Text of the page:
WASHINGTON — Residents and leaders had a chance to voice concerns about proposed cuts in the Washington Metropolitan Area Transit Authority (WMATA) 2022 budget during a virtual public hearing on Tuesday.
Facing a funding gap of $210 million, WMATA leadership has proposed a series of cost-cutting maneuvers that could lead to drastic changes: from the closing of 22 Metrorail stations with low ridership and increasing the time between trains to closing the Metrorail at 9 p.m. and eliminating dozens of bus routes.
According to WMATA, rail ridership is down around 90% while bus ridership is down 60% since the pandemic spread to the region.
Tuesday's virtual public hearing marked the second of three this week and focused on the proposed changes to Maryland service.
WMATA Board of Directors member Michael Goldman handled calls from concerned residents, many of whom were worried about the potential closure of the Grosvenor-Strathmore station.
"Closing the Grosvenor-Strathmore station would be catastrophic to the area," said a man who spoke early to the meeting. "Closing the station would negatively impact surrounding stations, surrounding businesses and result in environmental consequences."
"The threat of closing an entire Metro station and eliminating bus routes that serve key areas of our communities will have a chilling effect on the ability of residents to live and businesses to operate in Montgomery County," explained Montgomery County Councilman Andrew Friedson, who said during the meeting that the "doomsday scenario" must be rejected.
Others voiced concerns about the elimination of local bus routes, including the G12 and B30 through Greenbelt.
"Whatever you can do, please bring back that B30," said one rider. "I rely on that bus because I have kids that live in Baltimore. I understand cuts have to be made but please, before Metro does it, I need you to help us."
Another elderly bus rider who lives in Greenbelt called for the WMATA Board of Directors to remember the impact of the cuts on the people who rely on public transit for so much.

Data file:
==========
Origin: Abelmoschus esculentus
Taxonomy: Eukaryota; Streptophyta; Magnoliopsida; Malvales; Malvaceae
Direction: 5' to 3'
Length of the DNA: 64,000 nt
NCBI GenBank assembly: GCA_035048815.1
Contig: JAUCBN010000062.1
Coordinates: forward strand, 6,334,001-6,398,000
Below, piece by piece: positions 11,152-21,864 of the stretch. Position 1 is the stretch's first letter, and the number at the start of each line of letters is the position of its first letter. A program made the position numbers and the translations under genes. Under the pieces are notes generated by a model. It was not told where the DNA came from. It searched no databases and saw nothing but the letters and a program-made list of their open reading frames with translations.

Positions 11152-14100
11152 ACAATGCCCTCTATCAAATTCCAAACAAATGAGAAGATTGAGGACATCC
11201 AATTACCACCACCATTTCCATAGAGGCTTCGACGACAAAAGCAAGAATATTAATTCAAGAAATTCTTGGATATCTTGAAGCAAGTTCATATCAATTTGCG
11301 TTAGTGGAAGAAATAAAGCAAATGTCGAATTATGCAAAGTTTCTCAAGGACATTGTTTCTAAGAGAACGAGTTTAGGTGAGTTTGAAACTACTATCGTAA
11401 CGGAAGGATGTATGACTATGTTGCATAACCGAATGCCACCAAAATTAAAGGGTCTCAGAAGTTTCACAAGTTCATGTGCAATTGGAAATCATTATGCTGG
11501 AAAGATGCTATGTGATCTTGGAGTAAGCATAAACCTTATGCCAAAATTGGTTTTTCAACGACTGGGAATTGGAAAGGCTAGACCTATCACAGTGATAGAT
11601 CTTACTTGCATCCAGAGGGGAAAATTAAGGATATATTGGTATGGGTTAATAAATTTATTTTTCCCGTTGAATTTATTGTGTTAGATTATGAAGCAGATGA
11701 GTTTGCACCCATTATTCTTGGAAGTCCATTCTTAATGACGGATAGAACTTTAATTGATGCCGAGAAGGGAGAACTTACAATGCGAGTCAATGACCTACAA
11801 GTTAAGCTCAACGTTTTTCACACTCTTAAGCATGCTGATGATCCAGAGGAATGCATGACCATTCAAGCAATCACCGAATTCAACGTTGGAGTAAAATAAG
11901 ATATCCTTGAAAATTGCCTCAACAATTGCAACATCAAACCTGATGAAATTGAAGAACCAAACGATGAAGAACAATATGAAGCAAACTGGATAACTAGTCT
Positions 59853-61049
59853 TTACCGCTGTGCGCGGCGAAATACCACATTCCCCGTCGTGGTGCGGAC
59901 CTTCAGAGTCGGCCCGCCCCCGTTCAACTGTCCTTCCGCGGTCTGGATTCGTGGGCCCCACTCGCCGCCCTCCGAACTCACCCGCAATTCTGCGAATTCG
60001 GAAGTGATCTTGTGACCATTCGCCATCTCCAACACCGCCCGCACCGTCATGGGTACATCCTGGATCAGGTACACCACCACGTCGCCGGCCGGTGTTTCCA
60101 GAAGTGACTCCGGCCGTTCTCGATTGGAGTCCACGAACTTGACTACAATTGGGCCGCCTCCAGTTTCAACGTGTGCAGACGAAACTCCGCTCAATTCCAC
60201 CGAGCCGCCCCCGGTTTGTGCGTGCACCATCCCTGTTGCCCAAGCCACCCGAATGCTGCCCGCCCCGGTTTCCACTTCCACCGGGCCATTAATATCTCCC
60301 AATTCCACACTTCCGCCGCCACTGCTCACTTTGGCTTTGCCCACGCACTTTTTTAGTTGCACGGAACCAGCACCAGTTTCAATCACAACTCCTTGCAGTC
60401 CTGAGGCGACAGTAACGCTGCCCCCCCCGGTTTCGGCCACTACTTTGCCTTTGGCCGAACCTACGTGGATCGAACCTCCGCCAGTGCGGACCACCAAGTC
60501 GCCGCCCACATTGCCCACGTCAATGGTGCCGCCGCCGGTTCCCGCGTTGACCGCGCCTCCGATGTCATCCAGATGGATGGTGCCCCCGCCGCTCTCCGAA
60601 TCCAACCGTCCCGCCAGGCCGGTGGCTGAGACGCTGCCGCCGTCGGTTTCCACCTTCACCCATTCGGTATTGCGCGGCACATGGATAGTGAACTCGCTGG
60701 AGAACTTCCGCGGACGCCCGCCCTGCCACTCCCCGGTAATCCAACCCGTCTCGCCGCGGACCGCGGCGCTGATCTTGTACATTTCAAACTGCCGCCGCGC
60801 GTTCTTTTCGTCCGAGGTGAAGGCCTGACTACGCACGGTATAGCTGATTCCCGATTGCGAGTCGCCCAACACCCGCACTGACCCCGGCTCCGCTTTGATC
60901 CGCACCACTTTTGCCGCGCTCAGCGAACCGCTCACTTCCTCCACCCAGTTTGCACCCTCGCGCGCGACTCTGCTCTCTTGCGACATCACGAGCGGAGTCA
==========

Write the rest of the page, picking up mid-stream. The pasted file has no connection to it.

"Now that you’re talking about eliminating the G12, I feel as though I’m getting cut out from being a tax-paying citizen," she said. "Just think about who you will be affecting when you come to these decisions."
Some of the public comments brought up the impact to some of the riders over having to find a new station to use since others will close.
"Getting to those other stations isn’t exactly easy," one woman said to Goldman. "Cutting back service makes Metro an unreliable source of transportation. The less accessible Metro service is, the less people are going to use it and you create a downward spiral that’s going to result in additional cutbacks, closures, and fare increases down the road."
In the past, WMATA leadership has said the proposed cuts could be amended with extra federal funding.
On Tuesday, Goldman told the virtual crowd that some of the $30.5 billion in emergency grants tied to President Joe Biden's coronavirus relief American Rescue Plan and set aside for transit could be coming to WMATA and help lead to a review of the changes.
However, according to the WMATA budget proposal for 2022, the following stations could close if no extra funding arrives or if no changes are made:
-College Park-U of Md.
-East Falls Church
-Federal Center SW
-Mt. Vernon Sq.
-Reston Town Center
-Van Dorn St.
More information on the budget proposal and the possible upcoming changes can be found on the Metro here. WMATA will continue gathering public feedback on the proposed budget through March 16.
Another virtual public hearing will be held on Wednesday at 6 p.m. and will focus on the possible changes to service in Virginia.